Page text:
Omega Edwards discusses her music & its purpose

Singer believes her gospel music spreads messages of hope and joy

Edwards’ music weaves her faith with universal themes. 
Supplied by Omega Edwards
Omega Edwards, Con-Ed ’22, believes her music can help people on their life’s journeys. Edwards sat down with The Journal to discuss her work, the gospel industry, and the expectations she faces as a Black artist. 
“Singing and writing music allows me to communicate words that I don’t know how to say. It tends to capture people’s attention more easily than when I speak,” Edwards said. 
Edwards first discovered her musical talents in kindergarten. Since then, she has used music to express herself and to stay grounded in a chaotic world. Many of her tracks are about the struggles of life, with her Christian faith remaining a central theme. 
“The act of writing a song and having a melody come to me made everything okay; it is my peace,” she explained. 
“With some of the music I write, it’s centred around the ‘struggle,’ it is hard to get through each day. Because I am a Christian, I always direct it back to my faith, and I recognize that the ‘struggle’ is real, but so is God.”
Performing has always been important to Edwards. She believes her time at Queen’s has taught her how to connect with an audience and communicate the feelings of her music. 
“The music program at Queen’s taught me to keep my eyes open when I’m singing,” she said.
“Singing in church, the person singing will often close their eyes to show their passion and worship of God. I got very comfortable with closing my eyes, but by practicing opening my eyes [during performances], I learned to better connect with the audience.”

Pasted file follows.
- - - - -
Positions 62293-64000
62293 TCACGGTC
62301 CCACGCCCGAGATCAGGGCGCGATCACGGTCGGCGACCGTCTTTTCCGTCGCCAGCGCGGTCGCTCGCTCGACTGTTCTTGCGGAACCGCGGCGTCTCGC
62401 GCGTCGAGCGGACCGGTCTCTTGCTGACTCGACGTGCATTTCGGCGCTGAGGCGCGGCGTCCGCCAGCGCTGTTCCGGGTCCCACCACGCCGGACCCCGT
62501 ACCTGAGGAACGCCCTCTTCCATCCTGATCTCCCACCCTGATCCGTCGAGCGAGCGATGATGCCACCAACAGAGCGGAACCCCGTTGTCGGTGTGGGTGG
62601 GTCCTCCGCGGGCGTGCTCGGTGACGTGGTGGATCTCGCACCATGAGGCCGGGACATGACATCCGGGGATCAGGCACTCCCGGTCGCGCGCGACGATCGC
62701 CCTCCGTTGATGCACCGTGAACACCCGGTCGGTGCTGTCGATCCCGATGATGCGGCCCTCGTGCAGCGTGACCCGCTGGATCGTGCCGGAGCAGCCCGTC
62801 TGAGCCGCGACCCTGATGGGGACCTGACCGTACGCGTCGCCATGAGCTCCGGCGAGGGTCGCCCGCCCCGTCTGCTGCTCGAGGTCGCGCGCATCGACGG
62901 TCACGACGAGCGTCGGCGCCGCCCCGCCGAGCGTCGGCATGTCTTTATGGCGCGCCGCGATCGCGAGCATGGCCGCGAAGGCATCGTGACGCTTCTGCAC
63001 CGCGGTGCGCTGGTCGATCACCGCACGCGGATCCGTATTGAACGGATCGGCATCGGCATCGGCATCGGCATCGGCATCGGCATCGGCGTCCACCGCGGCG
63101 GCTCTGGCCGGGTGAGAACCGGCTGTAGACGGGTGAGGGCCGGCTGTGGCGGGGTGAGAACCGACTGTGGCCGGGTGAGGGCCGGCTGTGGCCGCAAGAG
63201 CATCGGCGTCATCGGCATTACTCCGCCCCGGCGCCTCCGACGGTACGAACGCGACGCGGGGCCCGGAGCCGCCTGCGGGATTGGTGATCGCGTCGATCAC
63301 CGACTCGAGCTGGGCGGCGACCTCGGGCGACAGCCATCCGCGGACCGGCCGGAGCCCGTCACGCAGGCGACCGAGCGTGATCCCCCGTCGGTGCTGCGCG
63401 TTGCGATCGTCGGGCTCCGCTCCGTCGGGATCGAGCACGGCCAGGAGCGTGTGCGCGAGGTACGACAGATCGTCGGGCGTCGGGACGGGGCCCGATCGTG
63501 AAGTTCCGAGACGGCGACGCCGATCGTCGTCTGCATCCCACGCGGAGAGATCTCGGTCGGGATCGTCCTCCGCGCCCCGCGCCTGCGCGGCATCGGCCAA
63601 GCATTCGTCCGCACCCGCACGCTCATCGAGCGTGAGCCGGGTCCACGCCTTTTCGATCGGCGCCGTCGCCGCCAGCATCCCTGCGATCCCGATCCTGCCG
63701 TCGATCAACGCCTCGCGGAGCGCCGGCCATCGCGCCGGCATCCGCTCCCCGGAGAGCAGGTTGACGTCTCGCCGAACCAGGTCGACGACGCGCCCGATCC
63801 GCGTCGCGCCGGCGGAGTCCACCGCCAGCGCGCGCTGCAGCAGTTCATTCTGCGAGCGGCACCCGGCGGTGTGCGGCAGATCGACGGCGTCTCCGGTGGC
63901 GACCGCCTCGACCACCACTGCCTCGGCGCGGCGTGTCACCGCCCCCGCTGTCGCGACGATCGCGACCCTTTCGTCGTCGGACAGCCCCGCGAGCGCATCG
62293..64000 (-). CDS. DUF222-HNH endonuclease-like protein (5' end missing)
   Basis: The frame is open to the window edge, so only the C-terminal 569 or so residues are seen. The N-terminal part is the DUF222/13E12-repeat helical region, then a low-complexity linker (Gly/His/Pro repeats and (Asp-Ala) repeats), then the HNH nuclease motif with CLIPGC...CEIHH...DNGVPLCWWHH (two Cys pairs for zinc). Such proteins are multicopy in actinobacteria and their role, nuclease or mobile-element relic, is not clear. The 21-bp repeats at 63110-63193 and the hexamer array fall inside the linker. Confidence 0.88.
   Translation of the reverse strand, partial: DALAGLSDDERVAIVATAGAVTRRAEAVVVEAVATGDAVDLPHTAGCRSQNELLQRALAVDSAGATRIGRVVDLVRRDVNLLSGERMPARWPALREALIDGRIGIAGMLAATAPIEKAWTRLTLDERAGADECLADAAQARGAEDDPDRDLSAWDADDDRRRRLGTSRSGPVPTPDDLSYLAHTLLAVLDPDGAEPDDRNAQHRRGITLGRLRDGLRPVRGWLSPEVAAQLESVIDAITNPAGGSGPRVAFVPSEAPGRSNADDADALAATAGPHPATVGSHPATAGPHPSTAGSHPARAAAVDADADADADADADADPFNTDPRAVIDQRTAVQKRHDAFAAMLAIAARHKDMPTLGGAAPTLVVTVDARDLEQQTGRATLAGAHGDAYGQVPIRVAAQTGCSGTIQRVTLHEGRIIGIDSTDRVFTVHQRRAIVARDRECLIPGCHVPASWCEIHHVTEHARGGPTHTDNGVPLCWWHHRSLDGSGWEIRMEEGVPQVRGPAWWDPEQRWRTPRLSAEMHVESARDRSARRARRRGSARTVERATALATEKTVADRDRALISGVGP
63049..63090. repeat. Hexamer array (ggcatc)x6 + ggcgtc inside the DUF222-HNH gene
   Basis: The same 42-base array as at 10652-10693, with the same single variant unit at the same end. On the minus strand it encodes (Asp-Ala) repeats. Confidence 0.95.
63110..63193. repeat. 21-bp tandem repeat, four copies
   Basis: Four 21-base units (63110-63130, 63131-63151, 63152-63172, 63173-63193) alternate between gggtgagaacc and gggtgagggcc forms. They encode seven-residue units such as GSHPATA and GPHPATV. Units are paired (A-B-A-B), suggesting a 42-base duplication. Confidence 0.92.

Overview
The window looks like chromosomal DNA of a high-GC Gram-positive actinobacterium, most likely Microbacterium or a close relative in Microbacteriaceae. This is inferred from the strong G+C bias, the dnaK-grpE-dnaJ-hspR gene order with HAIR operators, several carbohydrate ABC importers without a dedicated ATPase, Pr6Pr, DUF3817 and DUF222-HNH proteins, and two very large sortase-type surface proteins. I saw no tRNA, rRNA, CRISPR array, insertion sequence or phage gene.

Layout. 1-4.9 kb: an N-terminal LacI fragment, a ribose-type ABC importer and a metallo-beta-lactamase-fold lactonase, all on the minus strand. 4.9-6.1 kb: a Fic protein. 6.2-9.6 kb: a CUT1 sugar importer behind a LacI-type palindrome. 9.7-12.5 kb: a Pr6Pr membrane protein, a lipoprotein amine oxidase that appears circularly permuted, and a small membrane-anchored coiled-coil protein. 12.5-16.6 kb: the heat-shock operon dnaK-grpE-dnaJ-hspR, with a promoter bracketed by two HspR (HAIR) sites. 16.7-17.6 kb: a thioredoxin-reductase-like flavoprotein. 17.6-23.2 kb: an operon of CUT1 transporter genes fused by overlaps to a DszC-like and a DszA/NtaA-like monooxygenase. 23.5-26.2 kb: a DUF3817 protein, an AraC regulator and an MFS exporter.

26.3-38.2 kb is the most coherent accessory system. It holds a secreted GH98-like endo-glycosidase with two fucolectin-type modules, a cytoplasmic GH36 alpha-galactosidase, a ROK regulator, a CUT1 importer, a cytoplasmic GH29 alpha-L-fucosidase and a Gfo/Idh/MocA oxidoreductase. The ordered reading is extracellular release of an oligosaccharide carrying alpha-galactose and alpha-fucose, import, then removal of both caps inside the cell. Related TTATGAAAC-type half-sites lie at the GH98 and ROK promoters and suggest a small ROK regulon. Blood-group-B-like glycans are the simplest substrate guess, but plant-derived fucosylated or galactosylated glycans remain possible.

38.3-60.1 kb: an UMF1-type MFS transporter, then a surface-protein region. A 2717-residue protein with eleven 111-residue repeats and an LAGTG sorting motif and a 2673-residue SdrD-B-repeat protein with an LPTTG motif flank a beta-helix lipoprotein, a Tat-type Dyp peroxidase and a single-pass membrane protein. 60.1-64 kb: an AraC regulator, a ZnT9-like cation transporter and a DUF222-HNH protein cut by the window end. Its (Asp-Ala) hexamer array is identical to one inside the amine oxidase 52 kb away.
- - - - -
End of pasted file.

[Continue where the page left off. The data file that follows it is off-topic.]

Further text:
Coming to Queen’s also expanded Edwards’ musical horizons and skill set. 
“I had no background in classical music,” she said. “By learning classical music, I could apply those techniques to my own music. An example is improving my head voice.”
This growth applies to writing lyrics, too.
“I like to write music that is substantial [...] my music is not intended to be catchy. It’s supposed to speak to your soul,” Edwards said. 
These qualities can be heard in Edwards’ latest track, “God.” The song is about being accustomed to one’s surroundings and is a reflection on her 
personal experiences. 
“I was in my first year of university, and I was getting accustomed to the environment at Queen’s,” she said. “I don’t come from a partying background, and I was worshipping, and thinking about how the world works [...] I thought of a scripture in the Bible, and the words started to flow.”
Edwards believes her style of gospel music is crucial to her identity and is a form of empowerment for her and the Black community. She sees a clear relationship between the gospel music industry and entrepreneurship. 
“Gospel music is an extension of entrepreneurship, in the sense that the Black community has always been striving to ‘make it,’” she said. “It is good and inspiring music that says, ‘you can make it too,’ and it happens to be made 
by Black artists.”
As a Black artist, Edwards also recognizes the challenges of the music industry for racialized folks. 
“Generational wealth and success don’t come as easily to Black people as white people,” Edwards said. 
“As a white person, you always look the part. If I were to go to an event, I would have to spend extra time looking a certain way. There’s a higher chance that I might not be well received by society because I dress comfortably.”
Edwards believes gospel music and her music should be universal for all people. It’s true beauty is in its ability to spread joy. 
“Joy comes from within. It can’t be altered by external events. Gospel music is able to impart joy within us and a peace of mind that can’t be taken away.”

All final editorial decisions are made by the Editor(s)-in-Chief and/or the Managing Editor. Authors should not be contacted, targeted, or harassed under any circumstances. If you have any grievances with this article, please direct your comments to

When commenting, be considerate and respectful of writers and fellow commenters. Try to stay on topic. Spam and comments that are hateful or discriminatory will be deleted. Our full commenting policy can be read here.